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This is Exercise 6 from page 44 of Analysis I by Amann and Escher.

Exercise:

Simplify the sum

\begin{align*} S(m, n) := \sum_{k = 0}^n \left[ \binom{m + n + k}{k} 2^{n + 1 - k} - \binom{m + n + k + 1}{k} 2^{n - k} \right] \end{align*}

for $m, n \in \mathbb N$.

Hint: for $1 \leq j < \ell$ we have $\binom{\ell}{j} - \binom{\ell}{j - 1} = \binom{\ell + 1}{j} - 2\binom{\ell}{j - 1}$.

My attempt:

Unfortunately I don't understand how to use the hint. I don't see how it corresponds with the expression in the sum.

\begin{align*} \sum_{k = 0}^n \Bigg[ \binom{m + n + k}{k} 2^{n + 1 - k} - \binom{m + n + k + 1}{k} 2^{n - k} \Bigg] &= \sum_{k = 0}^n \Bigg[ 2^{n - k} \Big[ \binom{m + n + k}{k} 2 - \binom{m + n + k + 1}{k} \Big] \Bigg]\\ &= \sum_{k = 0}^n \Bigg[ 2^{n - k} \Big[ \binom{m + n + k}{k} + \binom{m + n + k}{k} - \binom{m + n + k + 1}{k} \Big] \Bigg]\\ &= \sum_{k = 0}^n \Bigg[ 2^{n - k} \Big[ \binom{m + n + k}{k} - \binom{m + n + k}{k - 1} \Big] \Bigg] \text{ (Pascal)}. \end{align*}

At this point I'm stuck. I'm not sure if this is a dead end, especially since I didn't use the hint. I appreciate any help.

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    $\begingroup$ Use $\ell = m+n+k$, $j = k$ and ${\ell \choose j} - {\ell +1 \choose j}$ $\endgroup$
    – thewatcher
    Aug 17 '20 at 1:42
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Starting with $$ \sum_{k = 0}^n \Bigg[ 2^{n - k} \Big[ \binom{m + n + k}{k} - \binom{m + n + k}{k - 1} \Big] \Bigg], $$ and using the hint with $\ell=m+n+k$ and $j=k$, we get $$ \sum_{k = 0}^n \Bigg[ 2^{n - k} \Big[ \binom{m+n+k+1}{k} - 2\binom{m+n+k}{k - 1} \Big] \Bigg]=\sum_{k = 0}^n\left(2^{n-k}\binom{m+n+k+1}{k}-2^{n-k+1}\binom{m+n+k}{k - 1}\right). $$ This is a telescoping sum, so it can easily evaluated. Namely, letting $$ a_k=2^{n-k}\binom{m+n+k+1}{k}, $$ then the sum in question is equal to $$ \sum_{k=0}^n (a_k-a_{k-1}), $$ which telescopes to $a_n-a_{-1}$.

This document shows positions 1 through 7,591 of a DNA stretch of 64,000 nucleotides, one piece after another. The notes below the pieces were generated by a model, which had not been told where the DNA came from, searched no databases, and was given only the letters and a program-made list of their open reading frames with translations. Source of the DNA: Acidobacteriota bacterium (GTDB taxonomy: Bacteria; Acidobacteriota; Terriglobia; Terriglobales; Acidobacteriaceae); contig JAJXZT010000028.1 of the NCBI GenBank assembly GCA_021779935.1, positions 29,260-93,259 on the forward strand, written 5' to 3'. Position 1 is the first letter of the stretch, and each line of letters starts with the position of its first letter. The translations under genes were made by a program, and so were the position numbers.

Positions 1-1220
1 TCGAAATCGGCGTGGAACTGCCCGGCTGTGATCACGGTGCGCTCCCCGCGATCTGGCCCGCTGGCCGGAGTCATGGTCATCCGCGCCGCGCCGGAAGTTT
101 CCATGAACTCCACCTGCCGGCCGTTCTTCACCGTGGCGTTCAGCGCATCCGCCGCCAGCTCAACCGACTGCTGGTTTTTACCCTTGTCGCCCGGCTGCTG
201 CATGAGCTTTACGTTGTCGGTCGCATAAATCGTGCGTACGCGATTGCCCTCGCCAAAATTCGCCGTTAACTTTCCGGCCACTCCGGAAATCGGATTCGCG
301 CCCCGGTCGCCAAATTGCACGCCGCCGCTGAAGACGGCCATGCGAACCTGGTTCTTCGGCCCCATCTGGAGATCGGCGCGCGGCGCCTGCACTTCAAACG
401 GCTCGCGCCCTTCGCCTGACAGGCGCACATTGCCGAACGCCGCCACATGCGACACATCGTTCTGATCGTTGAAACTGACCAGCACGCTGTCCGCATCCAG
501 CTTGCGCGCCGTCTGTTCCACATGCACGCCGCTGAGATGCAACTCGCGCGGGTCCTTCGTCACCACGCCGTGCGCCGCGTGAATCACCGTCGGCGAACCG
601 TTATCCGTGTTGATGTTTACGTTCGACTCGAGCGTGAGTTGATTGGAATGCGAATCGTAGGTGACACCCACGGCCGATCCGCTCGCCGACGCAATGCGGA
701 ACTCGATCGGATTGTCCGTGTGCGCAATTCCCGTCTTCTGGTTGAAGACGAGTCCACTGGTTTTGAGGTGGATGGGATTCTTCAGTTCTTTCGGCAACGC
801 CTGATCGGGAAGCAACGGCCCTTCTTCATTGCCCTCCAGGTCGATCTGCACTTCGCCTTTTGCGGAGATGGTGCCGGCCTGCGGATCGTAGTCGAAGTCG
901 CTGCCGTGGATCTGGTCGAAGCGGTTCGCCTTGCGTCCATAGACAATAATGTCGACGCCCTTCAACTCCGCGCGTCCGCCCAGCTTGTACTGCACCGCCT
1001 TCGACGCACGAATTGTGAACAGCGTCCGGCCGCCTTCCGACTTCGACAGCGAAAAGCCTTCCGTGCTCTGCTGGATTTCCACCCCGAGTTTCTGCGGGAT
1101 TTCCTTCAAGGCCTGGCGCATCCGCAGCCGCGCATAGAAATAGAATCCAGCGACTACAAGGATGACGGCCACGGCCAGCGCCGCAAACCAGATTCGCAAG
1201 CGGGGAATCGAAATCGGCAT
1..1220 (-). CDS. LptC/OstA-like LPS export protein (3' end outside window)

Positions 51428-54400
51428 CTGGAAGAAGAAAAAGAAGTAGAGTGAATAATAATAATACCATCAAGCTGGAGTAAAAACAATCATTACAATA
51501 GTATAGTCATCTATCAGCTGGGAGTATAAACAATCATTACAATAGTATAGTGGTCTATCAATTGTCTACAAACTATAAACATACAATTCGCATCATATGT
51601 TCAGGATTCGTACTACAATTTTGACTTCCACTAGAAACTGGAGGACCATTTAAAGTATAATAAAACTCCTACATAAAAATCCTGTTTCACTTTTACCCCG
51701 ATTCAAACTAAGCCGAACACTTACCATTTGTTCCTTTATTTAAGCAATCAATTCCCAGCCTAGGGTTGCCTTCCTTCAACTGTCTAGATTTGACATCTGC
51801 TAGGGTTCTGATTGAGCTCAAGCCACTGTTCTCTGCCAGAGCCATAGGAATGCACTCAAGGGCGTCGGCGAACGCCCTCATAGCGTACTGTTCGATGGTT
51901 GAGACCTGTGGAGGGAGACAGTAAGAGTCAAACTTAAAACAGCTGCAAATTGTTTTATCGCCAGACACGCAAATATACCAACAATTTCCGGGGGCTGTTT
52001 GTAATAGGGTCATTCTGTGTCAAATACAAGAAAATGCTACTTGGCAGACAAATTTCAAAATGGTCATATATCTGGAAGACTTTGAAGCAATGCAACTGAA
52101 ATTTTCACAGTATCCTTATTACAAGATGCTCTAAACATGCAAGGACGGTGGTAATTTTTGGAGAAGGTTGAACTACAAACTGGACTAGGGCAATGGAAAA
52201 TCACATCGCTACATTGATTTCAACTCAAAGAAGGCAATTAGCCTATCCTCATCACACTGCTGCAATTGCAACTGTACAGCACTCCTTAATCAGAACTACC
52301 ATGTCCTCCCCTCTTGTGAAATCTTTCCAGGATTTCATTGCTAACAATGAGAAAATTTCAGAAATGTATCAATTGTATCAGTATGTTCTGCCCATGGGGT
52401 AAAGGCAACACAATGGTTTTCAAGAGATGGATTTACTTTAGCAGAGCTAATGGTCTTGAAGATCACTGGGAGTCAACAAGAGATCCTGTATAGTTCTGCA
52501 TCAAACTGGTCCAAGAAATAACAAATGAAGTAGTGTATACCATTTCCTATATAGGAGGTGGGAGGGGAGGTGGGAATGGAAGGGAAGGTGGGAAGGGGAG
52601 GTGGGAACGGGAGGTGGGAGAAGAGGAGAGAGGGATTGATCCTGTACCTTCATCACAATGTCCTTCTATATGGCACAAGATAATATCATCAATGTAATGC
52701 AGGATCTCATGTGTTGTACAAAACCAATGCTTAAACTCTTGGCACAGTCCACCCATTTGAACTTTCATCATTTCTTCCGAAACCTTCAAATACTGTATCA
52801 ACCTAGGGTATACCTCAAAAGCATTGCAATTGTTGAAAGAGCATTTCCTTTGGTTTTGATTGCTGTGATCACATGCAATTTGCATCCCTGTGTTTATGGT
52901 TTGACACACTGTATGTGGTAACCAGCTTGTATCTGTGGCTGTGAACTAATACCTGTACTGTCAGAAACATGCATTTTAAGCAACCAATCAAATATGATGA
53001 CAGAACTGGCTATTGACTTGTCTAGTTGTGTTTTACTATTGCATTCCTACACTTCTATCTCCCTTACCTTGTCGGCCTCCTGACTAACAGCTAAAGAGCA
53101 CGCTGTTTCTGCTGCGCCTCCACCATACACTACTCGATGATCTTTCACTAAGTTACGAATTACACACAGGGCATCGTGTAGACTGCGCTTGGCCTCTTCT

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  • $\begingroup$ Thank you for your help. I wrote out the sum so I saw the telescoping action. I have one concern: once the $k - 1$ is introduced (as I did in my original post), doesn't the sum need to start from $k = 1$ instead of $k = 0$? If that is true, then the answer should be $a_n - a_0$, right? $\endgroup$
    – Novice
    Aug 17 '20 at 20:03
  • $\begingroup$ No, the sum still starts from 0. There is nothing wrong with $-1$ in lower index; $\binom{n}{-1}$ is $0$ by definition. $\endgroup$ Aug 17 '20 at 20:11
  • $\begingroup$ In that case, then the final answer is simply $a_n$? $\endgroup$
    – Novice
    Aug 17 '20 at 20:16
  • $\begingroup$ @Novice Exactly $\endgroup$ Aug 17 '20 at 20:26

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